Calculating Net Present Value

Suppose you want to calculate the net present value for the following problem:  You are considering an investment in a machine that costs $100,000 and the additional cash inflows (net income + depreciation) from the machine will be $40,000, $ 50,000, and $60,000 over the next three years.   The firm's cost of capital is 16%.

Suppose you enter the data in an Excel spreadsheet as follows:

-100,000 in cell C1
  40,000 in cell C2
  50,000 in cell C3
  60,000 in cell C4

To calculate the net present value, go to the Function Wizard.  The function you are going to use is in the function category of FINANCIAL and is NPV.  You will have to provide the following information:

RATE: .16
VALUE 1: C2:C4

For rate, enter the cost of capital, .16
For VALUE 1 enter the values that get discounted, C2:C4  Do not enter the initial cost (C1) since it does not get discounted.  The value you will get from Excel for the above problem is 110,080.36.  To get the net present value, you have to subtract the 100,000 (remember that adding a negative number is the same as subtracting) from the 110,080.36 and your answer is:  10,080.36.

To get the Profitability Index (PI) , divide the present value of the inflows, 110,080.36 by the initial cost (100,000).   The PI is1.10.  This means that every invested present value dollar yields $1.10 in present value inflows.  If the net present value is positive, the PI is greater than 1.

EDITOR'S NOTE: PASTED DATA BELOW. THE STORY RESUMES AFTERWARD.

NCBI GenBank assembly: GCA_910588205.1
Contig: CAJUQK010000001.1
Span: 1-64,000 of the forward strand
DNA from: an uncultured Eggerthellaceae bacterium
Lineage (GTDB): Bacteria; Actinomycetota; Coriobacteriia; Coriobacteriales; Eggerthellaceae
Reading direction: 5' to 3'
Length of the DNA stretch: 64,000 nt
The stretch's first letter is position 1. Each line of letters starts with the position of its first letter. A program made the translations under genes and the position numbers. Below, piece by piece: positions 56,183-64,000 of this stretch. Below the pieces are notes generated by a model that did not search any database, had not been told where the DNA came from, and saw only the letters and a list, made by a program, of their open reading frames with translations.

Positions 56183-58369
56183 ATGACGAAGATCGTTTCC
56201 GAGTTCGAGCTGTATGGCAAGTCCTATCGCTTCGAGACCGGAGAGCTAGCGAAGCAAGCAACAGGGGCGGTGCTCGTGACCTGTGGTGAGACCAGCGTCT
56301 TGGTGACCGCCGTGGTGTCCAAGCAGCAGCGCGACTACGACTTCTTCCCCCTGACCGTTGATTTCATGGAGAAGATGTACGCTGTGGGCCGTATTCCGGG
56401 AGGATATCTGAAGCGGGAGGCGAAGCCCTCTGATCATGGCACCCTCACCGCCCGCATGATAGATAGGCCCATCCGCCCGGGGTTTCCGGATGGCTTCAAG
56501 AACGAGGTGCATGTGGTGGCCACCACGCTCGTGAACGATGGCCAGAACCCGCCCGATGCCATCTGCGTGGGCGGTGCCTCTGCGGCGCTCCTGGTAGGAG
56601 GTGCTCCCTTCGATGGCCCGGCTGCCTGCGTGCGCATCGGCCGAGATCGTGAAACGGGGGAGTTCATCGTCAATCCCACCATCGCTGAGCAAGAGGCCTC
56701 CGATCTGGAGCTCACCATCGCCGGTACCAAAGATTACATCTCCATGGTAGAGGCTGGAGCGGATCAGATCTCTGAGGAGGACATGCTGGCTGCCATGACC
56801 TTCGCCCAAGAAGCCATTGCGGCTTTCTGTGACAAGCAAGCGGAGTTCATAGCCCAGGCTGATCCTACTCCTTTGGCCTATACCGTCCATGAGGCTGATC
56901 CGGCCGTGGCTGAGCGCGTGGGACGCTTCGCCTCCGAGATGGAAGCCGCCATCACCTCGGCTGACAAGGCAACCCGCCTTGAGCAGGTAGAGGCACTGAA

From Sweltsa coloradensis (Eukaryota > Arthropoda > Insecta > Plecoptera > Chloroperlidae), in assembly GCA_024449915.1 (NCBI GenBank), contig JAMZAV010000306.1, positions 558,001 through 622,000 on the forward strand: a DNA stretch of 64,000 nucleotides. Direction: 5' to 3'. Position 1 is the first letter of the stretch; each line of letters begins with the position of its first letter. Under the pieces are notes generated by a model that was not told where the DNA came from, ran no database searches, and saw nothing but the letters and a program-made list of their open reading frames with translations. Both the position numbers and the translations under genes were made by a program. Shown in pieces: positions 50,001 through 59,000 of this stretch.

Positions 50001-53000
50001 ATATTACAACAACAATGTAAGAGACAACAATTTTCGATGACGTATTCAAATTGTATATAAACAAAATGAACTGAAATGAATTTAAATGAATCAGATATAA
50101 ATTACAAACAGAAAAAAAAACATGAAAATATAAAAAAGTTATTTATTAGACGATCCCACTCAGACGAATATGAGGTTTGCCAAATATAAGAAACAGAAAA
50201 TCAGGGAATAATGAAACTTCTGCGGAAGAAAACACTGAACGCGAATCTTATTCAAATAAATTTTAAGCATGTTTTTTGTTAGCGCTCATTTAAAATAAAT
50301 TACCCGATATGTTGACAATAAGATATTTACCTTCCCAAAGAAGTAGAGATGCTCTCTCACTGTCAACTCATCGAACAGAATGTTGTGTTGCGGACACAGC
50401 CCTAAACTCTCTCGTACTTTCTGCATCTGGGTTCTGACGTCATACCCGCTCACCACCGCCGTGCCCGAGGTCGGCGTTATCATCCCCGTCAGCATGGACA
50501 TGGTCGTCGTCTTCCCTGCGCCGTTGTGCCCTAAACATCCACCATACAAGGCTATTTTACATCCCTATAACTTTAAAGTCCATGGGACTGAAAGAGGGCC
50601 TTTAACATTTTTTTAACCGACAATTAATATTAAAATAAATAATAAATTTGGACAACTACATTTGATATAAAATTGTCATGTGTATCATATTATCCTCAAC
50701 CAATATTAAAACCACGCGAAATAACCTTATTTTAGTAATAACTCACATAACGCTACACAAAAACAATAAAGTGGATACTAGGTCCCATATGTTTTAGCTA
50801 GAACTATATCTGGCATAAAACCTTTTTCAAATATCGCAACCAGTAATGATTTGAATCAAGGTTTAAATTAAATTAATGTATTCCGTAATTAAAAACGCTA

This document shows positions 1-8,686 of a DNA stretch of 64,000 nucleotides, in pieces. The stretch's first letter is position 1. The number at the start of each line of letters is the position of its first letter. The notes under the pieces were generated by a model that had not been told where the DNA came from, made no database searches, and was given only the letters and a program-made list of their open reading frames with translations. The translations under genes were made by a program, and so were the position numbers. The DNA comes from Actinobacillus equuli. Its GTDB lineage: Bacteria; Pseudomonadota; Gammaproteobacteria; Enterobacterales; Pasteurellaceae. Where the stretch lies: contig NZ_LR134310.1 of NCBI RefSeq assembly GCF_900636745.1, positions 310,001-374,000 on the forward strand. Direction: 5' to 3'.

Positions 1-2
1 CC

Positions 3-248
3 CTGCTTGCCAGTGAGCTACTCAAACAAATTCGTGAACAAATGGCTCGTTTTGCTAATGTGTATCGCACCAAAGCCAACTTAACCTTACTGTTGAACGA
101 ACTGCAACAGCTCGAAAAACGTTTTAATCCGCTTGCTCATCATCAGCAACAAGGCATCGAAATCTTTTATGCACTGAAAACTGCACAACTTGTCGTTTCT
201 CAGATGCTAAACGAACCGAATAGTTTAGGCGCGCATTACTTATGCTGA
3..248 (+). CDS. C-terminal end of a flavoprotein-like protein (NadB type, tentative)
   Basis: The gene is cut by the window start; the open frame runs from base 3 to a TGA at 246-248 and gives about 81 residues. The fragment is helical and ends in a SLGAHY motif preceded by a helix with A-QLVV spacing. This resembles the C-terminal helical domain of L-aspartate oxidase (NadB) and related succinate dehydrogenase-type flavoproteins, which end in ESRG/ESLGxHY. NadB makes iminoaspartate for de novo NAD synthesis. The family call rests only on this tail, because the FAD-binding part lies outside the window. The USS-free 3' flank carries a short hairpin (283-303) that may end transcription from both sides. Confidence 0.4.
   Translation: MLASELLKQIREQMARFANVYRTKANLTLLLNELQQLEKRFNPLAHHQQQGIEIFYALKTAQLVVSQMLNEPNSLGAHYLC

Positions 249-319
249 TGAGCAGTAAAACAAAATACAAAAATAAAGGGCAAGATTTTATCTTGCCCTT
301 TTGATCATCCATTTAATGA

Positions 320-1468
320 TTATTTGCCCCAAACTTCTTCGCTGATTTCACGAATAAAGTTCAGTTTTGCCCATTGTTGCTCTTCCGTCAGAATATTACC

Calculating Internal Rate of Return (IRR)

Go to the function wizard and get the function IRR.  You will have to provide the following information:

VALUES:      C1:C4
GUESS:     .10

For Values, enter all the flows, including the cost.  The cost should be a negative number.

For Guess, enter any value.  If you do not want to guess, use .10.   The reason you are asked to guess is because there may be several IRR's.  In class, you will learn when this might happen.  Make sure that you get the answer to two decimal places.  You can get two decimal places by formatting the cells or by going to the menu bar and clicking on the "increase decimal" icon.  The answer is 21.65%.  If the IRR is greater than the cost of capital, you go ahead with the investment.  Since 21.65% is greater than 16%, you invest in the machine.